Orbit and Rotation of Neptune
The average distance between the Sun and Neptune is 4.55 billion km, and Neptune completes its orbit every 164.79 years; a year on Neptune is 164.79 Earth years. Despite this fact, it never appears in the same position in our sky because the Earth would have rotated in a different location during its 365.25 day orbit. Neptune’s elliptical orbit is inclined at 1.77 degrees when compared to our own planet. Because of its 0.011 eccentricity, the distance between Neptune and the Sun often varies by around 101 million km between the perihelion and aphelion, which are the nearest and the farthest points of the planet from the Sun along its orbital path, respectively.
Neptune’s axial tilt is 28.32 degrees, which is similar to the Earth’s tilts as well as that of Mars. As a result, Neptune would often experience seasonal changes that are similar to ours. However, the planet’s long orbital pretty much means that the seasons last for about forty Earth years at a time. Its sidereal rotation or day lasts for about 16.11 hours; a day on Neptune is equivalent to 16.11 Earth hours. Because of the fact that its axial tilt is similar to that of the Earth’s the variations in the length of its days don’t get any more extreme. Also, since Neptune is not a solid body, its atmosphere also goes under differential rotation. In fact, it has the most pronounced one in the entire Solar System.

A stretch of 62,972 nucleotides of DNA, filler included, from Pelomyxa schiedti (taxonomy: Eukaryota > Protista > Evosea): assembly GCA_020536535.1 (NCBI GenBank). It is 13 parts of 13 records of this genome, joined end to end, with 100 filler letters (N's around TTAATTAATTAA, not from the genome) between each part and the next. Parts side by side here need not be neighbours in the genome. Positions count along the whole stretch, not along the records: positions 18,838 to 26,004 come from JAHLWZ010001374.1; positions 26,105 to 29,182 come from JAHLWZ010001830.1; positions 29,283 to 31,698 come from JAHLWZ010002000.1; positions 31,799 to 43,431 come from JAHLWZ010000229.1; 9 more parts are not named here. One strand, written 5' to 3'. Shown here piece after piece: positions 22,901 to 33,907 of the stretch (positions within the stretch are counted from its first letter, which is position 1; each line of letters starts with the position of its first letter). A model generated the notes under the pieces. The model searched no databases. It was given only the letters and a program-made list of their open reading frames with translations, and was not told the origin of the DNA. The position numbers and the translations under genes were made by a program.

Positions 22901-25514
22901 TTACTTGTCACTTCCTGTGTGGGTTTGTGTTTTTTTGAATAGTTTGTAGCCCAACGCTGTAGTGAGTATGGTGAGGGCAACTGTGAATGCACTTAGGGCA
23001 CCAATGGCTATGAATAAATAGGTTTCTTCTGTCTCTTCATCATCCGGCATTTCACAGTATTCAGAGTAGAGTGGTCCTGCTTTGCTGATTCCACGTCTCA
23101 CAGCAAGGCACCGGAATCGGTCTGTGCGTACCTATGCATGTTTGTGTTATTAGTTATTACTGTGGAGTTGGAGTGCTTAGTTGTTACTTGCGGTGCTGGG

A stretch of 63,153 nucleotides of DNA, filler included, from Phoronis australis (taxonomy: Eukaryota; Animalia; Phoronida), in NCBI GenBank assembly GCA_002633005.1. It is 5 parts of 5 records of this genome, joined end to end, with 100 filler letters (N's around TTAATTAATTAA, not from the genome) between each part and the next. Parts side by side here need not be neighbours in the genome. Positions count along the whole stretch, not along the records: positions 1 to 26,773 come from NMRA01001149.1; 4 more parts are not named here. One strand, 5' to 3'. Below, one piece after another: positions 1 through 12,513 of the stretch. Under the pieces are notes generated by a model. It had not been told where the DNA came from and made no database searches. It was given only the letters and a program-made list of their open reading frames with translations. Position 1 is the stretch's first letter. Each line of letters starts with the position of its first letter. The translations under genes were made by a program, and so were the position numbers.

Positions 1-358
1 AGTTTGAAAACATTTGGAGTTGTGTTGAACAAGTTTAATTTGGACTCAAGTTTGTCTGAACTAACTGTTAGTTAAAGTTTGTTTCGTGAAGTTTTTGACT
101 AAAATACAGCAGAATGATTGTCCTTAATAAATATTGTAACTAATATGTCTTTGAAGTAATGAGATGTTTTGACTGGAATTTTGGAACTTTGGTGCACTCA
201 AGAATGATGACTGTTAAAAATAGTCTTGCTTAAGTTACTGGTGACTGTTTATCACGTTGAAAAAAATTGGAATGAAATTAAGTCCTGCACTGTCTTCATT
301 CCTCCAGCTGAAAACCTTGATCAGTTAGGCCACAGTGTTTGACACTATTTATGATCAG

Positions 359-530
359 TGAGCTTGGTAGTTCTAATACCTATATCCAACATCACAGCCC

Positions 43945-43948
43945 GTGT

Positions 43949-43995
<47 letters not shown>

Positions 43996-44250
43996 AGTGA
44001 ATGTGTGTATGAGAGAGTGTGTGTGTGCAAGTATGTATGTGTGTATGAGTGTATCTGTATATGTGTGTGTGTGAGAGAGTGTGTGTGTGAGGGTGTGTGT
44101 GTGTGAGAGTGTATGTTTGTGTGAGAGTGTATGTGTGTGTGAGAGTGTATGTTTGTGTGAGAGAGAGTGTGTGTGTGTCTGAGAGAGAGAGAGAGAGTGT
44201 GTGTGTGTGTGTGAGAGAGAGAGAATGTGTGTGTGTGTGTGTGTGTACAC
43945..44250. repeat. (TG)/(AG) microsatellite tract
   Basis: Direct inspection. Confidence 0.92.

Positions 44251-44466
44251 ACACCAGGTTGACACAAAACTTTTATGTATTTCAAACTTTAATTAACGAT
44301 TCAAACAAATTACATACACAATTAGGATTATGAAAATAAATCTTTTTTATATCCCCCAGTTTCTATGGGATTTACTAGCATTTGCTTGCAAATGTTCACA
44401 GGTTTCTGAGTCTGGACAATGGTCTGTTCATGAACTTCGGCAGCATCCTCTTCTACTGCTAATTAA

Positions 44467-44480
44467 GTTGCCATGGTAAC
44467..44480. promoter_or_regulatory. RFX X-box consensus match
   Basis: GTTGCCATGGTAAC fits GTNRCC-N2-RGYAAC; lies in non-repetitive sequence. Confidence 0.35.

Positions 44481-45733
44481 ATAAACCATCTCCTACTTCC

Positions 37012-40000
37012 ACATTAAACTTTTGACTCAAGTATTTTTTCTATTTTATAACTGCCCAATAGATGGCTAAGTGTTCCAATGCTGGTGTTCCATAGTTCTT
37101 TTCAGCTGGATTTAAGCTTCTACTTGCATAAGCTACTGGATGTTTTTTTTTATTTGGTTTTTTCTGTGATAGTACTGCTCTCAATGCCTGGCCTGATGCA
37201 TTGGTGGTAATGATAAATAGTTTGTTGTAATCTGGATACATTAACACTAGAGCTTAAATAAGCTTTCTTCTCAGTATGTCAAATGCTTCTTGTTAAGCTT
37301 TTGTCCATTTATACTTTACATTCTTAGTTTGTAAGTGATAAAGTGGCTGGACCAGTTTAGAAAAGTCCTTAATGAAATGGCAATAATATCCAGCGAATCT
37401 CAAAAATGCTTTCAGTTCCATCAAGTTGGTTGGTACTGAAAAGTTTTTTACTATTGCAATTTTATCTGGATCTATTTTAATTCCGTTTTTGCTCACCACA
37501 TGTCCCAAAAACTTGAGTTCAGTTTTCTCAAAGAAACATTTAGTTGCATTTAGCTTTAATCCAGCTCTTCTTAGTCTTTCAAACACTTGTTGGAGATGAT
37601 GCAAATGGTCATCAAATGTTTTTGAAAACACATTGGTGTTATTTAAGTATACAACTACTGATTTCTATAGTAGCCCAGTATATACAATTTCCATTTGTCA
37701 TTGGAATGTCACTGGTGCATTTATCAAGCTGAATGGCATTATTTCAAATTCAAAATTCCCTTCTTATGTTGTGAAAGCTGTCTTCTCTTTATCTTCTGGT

Neptune’s orbit actually has a profound impact on regions that lie directly beyond it. This region is known as the Kuiper belt. This ring of small icy worlds is dominated by Neptune’s gravity in the same way that Jupiter dominates that of the asteroid belt thus shaping its structure.
Windiest Planet in the Solar System – Neptune